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The moral case for elective caesarean section

Should a father dive into a flowing stream to aid his daughter, struggling to keep her head above water? Should a mother donate a kidney to her child with renal failure? Is it ethical for a parent to work two or three jobs so that they can pay private health insurance or school fees for their children? In all of these situations most of us would think that it is commendable for a parent to take these actions. We applaud and approve of a parent who decides to take on some personal risk, who sacrifices his or her own wellbeing and health in order to prevent a risk of serious harm to their child. It is one of the duties of a parent to do whatever they reasonably can to avoid risks  and secure benefits to their children. How morally important it is for parents to make these sacrifices depends on the balance between the risks to the child and those to the parent. But it is appropriate for a parent to give greater weight to the risks to their child than to themselves. Indeed we might well be critical of a parent who failed to do so.

What then, of a mother who decides to undergo abdominal surgery in order to reduce the risk of her child suffering brain injury, or being admitted to intensive care? Shouldn’t we also applaud this decision?

Not according to the public responses to a new guideline on caesarean section recently released by the National Institute of Clinical Effectiveness (NICE) . NICE have recommended that women who request caesarean section at term should be permitted this choice after counseling about the risks and benefits of this mode of delivery. Previously, at least in the UK, doctors would often decline requests for an elective section unless there was a ‘medical indication’. NICE now recommends that if doctors are unwilling to perform a caesarean at maternal request they should refer the mother to another physician. The new NICE guideline has been criticized as madness,  and an example of ‘gynophobia’.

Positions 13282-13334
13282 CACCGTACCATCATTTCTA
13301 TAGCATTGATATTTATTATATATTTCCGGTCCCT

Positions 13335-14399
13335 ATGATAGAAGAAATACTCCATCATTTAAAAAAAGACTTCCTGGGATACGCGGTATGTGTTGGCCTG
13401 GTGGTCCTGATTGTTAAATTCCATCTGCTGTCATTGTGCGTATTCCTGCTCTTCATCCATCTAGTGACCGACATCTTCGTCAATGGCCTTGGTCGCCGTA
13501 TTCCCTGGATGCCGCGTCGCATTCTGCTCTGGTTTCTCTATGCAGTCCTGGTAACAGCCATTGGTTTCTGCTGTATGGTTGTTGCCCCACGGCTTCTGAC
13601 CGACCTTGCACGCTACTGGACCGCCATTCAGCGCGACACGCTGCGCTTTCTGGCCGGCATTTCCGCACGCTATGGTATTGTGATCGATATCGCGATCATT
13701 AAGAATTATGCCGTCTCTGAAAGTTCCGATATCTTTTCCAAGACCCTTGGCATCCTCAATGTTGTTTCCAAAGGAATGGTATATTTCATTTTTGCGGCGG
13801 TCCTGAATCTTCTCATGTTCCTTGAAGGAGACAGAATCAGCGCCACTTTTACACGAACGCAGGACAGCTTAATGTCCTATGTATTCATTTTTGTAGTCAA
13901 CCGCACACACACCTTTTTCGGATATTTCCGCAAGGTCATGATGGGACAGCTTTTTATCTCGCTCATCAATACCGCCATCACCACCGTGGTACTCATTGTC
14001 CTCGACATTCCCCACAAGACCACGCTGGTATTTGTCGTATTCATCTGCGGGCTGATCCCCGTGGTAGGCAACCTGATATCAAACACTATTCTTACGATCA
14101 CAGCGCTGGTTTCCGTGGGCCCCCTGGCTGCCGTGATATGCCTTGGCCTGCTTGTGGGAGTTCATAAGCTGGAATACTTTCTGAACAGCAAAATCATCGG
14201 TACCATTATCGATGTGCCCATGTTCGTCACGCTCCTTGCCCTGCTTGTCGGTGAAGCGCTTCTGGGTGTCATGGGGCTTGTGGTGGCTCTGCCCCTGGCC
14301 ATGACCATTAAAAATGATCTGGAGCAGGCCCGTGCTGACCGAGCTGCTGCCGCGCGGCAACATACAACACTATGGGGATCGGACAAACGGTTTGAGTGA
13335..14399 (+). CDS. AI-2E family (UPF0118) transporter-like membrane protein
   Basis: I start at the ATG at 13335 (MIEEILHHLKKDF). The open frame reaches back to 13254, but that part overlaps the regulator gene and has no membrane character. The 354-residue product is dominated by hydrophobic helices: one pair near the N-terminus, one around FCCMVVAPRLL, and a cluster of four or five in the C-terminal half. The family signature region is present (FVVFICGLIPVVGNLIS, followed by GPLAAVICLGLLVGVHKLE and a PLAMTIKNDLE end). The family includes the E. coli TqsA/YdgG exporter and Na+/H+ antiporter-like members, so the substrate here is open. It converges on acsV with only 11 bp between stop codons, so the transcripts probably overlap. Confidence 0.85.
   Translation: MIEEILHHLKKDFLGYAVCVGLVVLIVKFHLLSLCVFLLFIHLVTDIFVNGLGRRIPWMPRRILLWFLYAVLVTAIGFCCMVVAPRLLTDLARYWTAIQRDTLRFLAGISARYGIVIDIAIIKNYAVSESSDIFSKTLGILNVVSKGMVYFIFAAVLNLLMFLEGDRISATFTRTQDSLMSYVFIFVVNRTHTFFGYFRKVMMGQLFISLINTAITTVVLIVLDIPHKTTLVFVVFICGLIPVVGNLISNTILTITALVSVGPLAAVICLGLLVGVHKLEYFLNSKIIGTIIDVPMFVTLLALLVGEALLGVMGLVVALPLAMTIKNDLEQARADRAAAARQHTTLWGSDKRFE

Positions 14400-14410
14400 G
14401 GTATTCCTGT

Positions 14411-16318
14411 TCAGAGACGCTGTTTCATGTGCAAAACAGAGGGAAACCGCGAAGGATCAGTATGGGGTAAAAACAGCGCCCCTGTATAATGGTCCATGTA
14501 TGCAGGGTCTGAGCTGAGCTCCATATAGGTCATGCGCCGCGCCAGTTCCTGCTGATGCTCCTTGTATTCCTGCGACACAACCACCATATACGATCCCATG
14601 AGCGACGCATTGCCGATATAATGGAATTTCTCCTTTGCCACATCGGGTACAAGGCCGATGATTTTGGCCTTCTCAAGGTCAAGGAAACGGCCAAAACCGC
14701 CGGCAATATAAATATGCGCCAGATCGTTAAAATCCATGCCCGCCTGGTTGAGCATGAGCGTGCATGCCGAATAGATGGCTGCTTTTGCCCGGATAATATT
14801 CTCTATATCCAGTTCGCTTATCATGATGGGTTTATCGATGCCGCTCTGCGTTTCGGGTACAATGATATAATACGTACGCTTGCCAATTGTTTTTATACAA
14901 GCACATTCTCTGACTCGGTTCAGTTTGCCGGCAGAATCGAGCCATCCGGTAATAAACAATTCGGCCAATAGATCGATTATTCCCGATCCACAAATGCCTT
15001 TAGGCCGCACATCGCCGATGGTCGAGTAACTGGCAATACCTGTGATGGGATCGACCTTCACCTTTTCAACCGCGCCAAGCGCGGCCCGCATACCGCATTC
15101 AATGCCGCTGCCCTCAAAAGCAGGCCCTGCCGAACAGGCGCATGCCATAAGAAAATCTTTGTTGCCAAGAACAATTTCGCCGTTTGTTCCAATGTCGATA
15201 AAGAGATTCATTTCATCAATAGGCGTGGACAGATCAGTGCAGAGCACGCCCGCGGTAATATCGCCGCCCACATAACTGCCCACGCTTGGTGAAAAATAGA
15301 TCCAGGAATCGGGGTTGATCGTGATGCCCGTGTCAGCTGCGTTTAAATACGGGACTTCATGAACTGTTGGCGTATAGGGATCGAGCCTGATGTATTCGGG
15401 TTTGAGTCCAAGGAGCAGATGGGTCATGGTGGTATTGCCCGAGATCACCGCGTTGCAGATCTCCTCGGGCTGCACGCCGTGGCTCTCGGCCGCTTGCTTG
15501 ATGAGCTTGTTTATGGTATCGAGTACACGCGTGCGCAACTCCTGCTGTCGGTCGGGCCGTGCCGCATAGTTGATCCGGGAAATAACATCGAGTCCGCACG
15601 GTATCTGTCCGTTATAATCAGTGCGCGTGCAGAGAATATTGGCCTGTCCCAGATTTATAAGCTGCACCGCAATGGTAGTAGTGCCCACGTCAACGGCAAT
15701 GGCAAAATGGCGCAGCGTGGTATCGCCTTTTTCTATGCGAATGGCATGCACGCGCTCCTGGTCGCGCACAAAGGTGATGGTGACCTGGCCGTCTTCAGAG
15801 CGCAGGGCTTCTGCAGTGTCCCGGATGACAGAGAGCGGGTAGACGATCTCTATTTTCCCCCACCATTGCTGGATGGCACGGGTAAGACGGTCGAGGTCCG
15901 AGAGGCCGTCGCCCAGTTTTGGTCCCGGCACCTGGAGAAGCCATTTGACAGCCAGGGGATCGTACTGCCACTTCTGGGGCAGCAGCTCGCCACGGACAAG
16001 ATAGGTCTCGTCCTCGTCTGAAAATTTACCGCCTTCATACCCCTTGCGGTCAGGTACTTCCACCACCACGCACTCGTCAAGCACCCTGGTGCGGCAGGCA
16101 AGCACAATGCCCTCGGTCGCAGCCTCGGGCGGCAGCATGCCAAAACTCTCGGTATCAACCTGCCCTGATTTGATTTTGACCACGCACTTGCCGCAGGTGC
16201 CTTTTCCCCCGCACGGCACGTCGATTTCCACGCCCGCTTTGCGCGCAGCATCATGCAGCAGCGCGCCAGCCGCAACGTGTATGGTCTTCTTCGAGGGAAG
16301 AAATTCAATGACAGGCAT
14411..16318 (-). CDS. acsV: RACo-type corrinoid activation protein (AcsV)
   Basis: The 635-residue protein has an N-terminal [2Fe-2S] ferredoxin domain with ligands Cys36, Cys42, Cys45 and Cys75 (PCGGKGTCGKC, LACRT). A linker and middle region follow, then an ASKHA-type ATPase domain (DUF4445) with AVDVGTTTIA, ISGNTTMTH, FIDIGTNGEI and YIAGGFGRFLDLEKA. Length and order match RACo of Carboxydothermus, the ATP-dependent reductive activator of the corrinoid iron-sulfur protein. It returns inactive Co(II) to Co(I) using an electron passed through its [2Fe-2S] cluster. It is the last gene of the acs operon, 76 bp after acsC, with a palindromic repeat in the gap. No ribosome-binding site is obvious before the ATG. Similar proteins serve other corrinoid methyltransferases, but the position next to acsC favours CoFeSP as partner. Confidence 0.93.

The change in advice by NICE reflects a shift over time in the risks of caesarean section. Caesarean section was once thought to impose significant (even if small) risks of maternal death. However, the evidence reviewed by NICE suggests that with current anaesthetic practice the risks to the mother are extremely small. (One possibility that is difficult to tease out from the data is that mothers may have an increased risk with subsequent pregnancies because of the surgical scar in their uterus.)

In essence, decisions about the mode of delivery weigh up risks and benefits  to the mother, and risks and benefits to the baby. There are definite downsides to elective caesarean section – mostly for the mother. It is associated with longer hospital stay, and small increases in the risk of hysterectomy and cardiac arrest. But there are also potential benefits, and these are particularly for the baby –reduced risks of the baby being admitted to neonatal intensive care, and probable (but hard to prove) small reductions in the risk of very serious complications for the baby including bleeding in the brain, death in the womb, and brain damage from lack of blood supply during labour.